The instant Kaisa from Valkoinenponi mentioned it, I recognized the Commonplace Journal. For me, it was a book I had seen before, with the words Vade Mecum printed on the cover, that my father used. It was a small notebook, and he took notes in it. About the weather, numbers and measurements he needed to remember, quotes on prices and on wisdom. Vade Mecum means “Come with Me” in Latin, and the book went most places with my father, the original life-long learner.
In the early days of printing, Vade Mecum became a name for books that published information–general or specific–in a variety of topics. They contained medical information, wieghts and measurements, and recipes for healing, cooking, even alchemy.
Vade Mecum had another name, starting in the 15th century: Commonplace books and Zibaldone. These notebooks were a combination of a scrapbook and a note-taking device. Students who were studying by apprenticeship would sketch or write information for their professional learning into the books. As the students became masters, they would allow the next generation to learn from these books. In the 1600s, most college students learned from the professors through keeping a Commonplace Book. Oxford University and Harvard taught via Commonplace Book well into the 20th century.
When I was in college, I created a Commonplace timeline in my room. Every time I learned something in one field, I’d mark it on the timeline–when it happened, who did the work. I’d add notes from other fields. By the middle of the year, I could tell you that while Bach was studying music, Peter the Great was building St. Petersburg (later Leningrad) and that 9,000 people died in England in a huge windstorm with gusts that reached 120 mph. The timeline wrapped around the room. The arts, music, science, literature–all trailed around the room, helping me understand the relationship between politics, culture, and science.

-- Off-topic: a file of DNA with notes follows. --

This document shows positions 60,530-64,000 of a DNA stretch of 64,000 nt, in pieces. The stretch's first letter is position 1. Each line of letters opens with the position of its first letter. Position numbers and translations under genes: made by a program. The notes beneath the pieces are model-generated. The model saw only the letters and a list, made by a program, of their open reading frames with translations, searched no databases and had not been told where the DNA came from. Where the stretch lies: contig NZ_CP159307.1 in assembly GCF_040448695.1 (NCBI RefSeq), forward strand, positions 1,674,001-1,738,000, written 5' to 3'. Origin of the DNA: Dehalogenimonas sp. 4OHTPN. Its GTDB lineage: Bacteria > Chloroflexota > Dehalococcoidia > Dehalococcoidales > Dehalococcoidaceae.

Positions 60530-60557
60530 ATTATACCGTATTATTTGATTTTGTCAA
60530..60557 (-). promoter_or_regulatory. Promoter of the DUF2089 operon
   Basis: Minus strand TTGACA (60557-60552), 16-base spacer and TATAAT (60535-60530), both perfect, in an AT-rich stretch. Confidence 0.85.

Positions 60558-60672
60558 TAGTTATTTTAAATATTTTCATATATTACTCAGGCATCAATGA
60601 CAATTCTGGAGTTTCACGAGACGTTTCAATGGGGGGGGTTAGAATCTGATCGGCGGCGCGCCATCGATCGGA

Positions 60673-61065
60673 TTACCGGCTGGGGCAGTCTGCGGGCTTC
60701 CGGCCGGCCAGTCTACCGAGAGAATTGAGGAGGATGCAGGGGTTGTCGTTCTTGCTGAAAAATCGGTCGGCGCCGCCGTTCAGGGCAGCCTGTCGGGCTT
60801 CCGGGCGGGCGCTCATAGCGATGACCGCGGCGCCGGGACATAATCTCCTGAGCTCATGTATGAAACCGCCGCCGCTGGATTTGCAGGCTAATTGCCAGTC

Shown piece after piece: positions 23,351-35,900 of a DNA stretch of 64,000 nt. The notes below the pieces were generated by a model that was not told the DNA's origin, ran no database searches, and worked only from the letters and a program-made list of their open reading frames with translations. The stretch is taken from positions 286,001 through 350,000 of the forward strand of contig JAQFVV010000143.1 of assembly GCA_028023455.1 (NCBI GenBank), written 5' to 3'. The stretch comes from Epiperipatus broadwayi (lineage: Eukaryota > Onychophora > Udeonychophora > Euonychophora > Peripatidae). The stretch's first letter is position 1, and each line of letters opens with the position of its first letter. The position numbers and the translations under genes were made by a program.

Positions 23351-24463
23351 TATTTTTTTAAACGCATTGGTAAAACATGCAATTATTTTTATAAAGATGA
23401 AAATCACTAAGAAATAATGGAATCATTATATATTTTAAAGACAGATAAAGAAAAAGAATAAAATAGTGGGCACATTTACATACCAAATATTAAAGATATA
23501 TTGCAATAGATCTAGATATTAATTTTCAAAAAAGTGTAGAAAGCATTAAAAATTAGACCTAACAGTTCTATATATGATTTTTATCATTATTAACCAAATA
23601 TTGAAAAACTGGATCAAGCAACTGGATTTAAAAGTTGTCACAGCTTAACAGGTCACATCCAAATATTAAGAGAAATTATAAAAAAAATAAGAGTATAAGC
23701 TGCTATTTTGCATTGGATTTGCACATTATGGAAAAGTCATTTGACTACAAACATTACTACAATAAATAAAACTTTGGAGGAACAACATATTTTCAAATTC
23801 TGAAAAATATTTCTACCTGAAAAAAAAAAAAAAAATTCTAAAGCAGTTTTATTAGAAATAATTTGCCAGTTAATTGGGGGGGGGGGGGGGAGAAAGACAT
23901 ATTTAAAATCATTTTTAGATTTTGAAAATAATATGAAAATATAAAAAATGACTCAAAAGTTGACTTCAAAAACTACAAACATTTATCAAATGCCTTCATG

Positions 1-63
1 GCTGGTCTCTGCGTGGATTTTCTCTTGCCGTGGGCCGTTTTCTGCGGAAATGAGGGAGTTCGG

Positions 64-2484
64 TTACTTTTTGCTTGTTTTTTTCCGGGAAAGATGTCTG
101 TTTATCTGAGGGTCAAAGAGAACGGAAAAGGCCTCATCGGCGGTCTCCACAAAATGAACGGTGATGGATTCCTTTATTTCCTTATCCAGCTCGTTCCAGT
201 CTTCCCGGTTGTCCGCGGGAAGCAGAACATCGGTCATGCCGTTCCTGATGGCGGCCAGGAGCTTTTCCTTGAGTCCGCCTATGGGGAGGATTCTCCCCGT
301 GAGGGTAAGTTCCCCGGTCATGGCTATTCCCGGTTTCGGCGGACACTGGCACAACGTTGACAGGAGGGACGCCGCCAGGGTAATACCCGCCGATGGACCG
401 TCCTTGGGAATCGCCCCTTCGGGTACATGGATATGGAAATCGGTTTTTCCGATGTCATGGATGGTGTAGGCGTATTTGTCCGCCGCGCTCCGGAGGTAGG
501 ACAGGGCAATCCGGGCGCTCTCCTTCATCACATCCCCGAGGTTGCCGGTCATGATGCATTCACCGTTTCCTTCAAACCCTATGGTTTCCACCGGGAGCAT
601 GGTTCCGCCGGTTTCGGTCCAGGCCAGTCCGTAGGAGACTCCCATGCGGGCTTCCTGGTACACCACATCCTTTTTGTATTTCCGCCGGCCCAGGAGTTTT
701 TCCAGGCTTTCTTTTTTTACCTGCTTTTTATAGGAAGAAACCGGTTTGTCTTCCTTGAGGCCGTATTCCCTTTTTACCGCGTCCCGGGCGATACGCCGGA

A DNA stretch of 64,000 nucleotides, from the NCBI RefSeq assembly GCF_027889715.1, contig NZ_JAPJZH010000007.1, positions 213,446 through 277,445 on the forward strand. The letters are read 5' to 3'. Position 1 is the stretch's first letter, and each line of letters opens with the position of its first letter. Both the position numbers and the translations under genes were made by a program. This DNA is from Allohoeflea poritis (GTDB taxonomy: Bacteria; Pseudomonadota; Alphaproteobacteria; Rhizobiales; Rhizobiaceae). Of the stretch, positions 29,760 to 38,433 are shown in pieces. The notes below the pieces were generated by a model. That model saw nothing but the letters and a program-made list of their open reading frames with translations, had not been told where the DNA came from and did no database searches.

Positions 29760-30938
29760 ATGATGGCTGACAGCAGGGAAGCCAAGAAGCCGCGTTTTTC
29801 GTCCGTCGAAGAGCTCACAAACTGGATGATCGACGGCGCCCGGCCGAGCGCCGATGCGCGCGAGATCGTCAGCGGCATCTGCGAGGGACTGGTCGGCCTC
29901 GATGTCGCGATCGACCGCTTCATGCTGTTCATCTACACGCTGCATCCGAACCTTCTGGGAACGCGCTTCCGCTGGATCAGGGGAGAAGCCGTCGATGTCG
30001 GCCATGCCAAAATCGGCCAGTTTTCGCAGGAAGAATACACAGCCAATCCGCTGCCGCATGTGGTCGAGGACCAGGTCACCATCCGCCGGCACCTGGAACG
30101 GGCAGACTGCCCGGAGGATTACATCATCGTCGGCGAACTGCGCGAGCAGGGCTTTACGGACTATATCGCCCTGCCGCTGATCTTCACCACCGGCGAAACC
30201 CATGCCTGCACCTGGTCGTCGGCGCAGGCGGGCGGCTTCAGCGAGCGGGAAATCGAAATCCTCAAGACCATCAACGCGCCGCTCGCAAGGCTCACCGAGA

I still keep a Commonplace Book. It holds quotes, book titles, ideas. I wish it looked more like Count Laszlo’s private diary in The English Patient (the 1996 movie made of Michael Ondaatje’s book). You can see a glimpse of it at the 4:00 mark in the trailer. But it is, well, commonplace. It is also the reason that I can’t keep an art journal without words as the origination source. I understand books without words, just colors or images when others do them, but for me, words create the book. And the image.
I love the idea of important pieces of learning and experience caught in one book. Paging through it, I can remember so much of where I was and what I was learning. You can start your own, but if you already have one, please leave a comment about what you keep in it.
--Quinn McDonald is a romantic at heart. But don’t tell anyone; it’s hard to be a level-headed creativity coach if people think you are a wild romantic.